Once upon a time, Phoebus consorted with Koronis, the daughter of Phlegyas. However, Koronis made little of Phoebus and disrespectfully, while bearing the pure seed of the sun-god, she lay with a stranger Ischys, son of Elatus, who had come from Arcadia. Koronis loved what was far away, dishonored what was at home, and sought to fill fantasies with uncontrolled desires that being bereft of values, filled only with hopeless emptiness. With this shameful act, Koronis devalued, discarded, and disgraced the love of Phoebus.
But Phoebus cannot be deceived by god or man, in deeds or thoughts. Refusing falsehood, Phoebus perceived the lawless deceit of Koronis. In anger, he sent his chaste sister Artemis to slay Koronis, who lived at Lacereia, by the banks of Lake Boebias. As fire leaping from a spark, not only burns the tree but also burns the neighbouring trees; similarly, the golden arrows of Artemis not only killed Koronis, but also killed the neighbors of Koronis.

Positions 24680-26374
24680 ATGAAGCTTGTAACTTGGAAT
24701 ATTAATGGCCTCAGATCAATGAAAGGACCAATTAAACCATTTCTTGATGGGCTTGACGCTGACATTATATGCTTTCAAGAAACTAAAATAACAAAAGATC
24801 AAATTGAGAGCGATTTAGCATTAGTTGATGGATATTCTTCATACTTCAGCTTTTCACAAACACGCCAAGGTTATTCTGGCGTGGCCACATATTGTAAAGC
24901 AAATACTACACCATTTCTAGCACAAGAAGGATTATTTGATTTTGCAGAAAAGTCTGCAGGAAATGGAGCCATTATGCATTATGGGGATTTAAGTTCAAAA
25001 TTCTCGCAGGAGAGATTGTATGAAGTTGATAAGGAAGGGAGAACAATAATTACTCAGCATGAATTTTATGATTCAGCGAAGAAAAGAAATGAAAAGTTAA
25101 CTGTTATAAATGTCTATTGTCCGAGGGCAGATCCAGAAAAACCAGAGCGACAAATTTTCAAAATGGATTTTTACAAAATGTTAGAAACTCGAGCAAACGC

The kinsmen of Koronis placed her slain body on a pyre. As the flames swept up, Phoebus grieved for his unborn son Asklepios, who was still alive in the womb of the lifeless body of Koronis, but would soon die mingled with her ashes. Thus, Phoebus approached the pyre, whose fire separated their flames for the god, and he extracted Asklepios from the corpse. Phoebus took the babe Asklepios away with him and gave him, to the care of the Magnesian Centaur Chiron, who taught Asklepios the healing arts of medicine and surgery.
Asklepios grew very skilled in his arts, but the love of gain enthralled his skill. Hence, for a huge price, Asklepios brought a dead man back to life. For this act, which was against the natural order, Zeus hurled his thunderbolt, which pierced through both Asklepios and the dead man made alive, and they both died instantly. Phoebus grieved but the natural order had to be restored.
Excerpt from the book “Once Upon A Time-II: 150 Greek Mythology Stories” by Rajen Jani